With every lesson, you get instantaneous assessment feedback to guide and differentiate instruction. Using assessment data, teachers can also plan data-driven instruction for the whole class or small group to differentiate. After students complete Nearpod lessons, teachers can look into Post-session reports and use individual student data to guide the next lessons around student needs. Post-session reports can be organized by correct answers, student names, question types, responses, percentages, and more.
During a Nearpod lesson, you can also toggle between the student and teacher views. The Teacher Dashboard shows you student responses in real-time so you can address misconceptions in the moment. You can even use the Whiteboard feature to model for students!
Nearpod takes differentiated instruction examples for assessments one step further, allowing students to access and see their own reports. Conferencing with and guiding students in creating personal learning goals adds another layer to differentiation in teaching by making students accountable for their own individual learning. You and your students can work collaboratively to make a learning path specifically designed for their learning needs. This creates a norm within the classroom for every student to realize that learning is personal and subjective. Comparing yourself to other students should become a thing of the past.
4. Implement differentiated lessons in your instruction
Once teachers are aware of students’ individual needs based on the formative feedback they receive, they can begin differentiating instruction based on those needs.
Differentiating to individual needs can look incredibly different depending on the grade level, subject area, and student’s needs. But as Ben Johnson of Edutopia describes, “The ideal is to provide equivalent learning activities that cater to the students’ strengths but bring all of the students to the same learning objective.” In other words, teachers should support students on their journey toward the main learning objective of the lesson, but that support might look very different for each student or each group of students.
Preparing this type of support on the fly can be difficult. That’s why it can be beneficial for teachers to prepare different lesson possibilities for students beforehand.
These lessons can be based on the different learning paths teachers expect their students to need, based on previous experience and their own expertise.
Nearpod’s quality lesson library has thousands of premade standards-aligned lessons, videos, and activities made by content experts and trusted educational publishers.
Lessons you download, create, or edit from Nearpod are immediately saved to your account for future use for years to come. You can organize folders of lessons based on small groups, skills, subjects, etc.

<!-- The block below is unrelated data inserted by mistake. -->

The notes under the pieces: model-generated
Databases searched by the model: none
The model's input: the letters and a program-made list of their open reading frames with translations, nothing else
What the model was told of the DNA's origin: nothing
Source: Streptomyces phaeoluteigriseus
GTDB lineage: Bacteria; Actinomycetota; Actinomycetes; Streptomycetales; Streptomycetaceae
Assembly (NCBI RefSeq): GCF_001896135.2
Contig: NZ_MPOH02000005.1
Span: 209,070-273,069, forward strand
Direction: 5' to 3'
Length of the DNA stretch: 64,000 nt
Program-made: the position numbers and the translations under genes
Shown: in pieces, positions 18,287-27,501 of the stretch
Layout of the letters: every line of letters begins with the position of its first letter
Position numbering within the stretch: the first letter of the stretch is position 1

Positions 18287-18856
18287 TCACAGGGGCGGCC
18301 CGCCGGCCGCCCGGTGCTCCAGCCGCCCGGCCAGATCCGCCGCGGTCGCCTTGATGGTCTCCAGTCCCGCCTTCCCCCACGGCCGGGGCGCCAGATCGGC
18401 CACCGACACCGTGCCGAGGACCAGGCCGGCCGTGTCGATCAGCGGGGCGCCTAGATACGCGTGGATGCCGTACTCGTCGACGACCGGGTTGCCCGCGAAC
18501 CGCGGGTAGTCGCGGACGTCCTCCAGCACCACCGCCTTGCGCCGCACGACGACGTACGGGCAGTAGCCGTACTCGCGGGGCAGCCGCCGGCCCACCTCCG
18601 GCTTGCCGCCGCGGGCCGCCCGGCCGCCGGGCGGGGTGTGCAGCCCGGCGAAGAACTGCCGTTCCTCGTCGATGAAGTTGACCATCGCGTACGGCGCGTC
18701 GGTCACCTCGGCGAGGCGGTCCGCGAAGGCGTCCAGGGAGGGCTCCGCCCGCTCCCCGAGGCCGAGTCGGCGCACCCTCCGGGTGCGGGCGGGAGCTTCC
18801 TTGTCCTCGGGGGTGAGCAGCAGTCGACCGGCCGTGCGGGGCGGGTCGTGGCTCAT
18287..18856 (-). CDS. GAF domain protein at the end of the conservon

Here are three simple steps to keep your lessons organized by folder:
- Go to “My Lessons” and click on “+Folder”
- Type a name for the folder and click “Create”
- Drag any lesson you want into the folder!
5. Duplicate and edit lessons to address different needs
By preparing a variety of learning paths and differentiated instruction examples, teachers can ensure that whatever needs arise during the course of a lesson, they’ll be ready to meet them. If students need extra practice or remediation, have a Nearpod lesson prepared to share about the topic. If there are students who are ready to move on with additional real-world examples, teachers can have an assignment ready for them too.
By enabling Student-Paced mode, students can work through these lessons on their own or in small groups while the teacher provides individual support and guidance where needed. Easy to use, you can build regular lessons in Nearpod without having to worry about pushing struggling learners too hard, while students who are ready to move at a quicker pace can continue unhindered. Students log in with a 5-digit code and work through a lesson at their own speed. They have time to work through problems and process answers truly while not feeling feel rushed or “left behind” for not moving quickly.
In addition to allowing for differentiation, preparing multiple lesson possibilities also means that students can have a choice in the direction their learning takes. Provide students with a choice board that includes various Nearpod lesson codes, or other assignment options, with a description of the objective. This combination of student voice and choice, and differentiation opens up powerful learning possibilities for classrooms at all grade levels.
Start differentiating instruction in your classroom
Differentiation becomes second nature in a classroom with the right resources at your disposal. Everyone learns differently, which means teachers need the necessary resources to reach and make an impact on every student inside the classroom. Nearpod’s interactive formative assessments and lessons make learning accessible to all learners in the classroom.
New to Nearpod? Sign up for free to access formative assessment tools, create interactive lessons, and more!
Angelia Simpson has been a first grade teacher for nine years. With a classroom full of minions, she balances the wonderful line of chaos and learning. Passions include writing, technology, reading, and Corgis.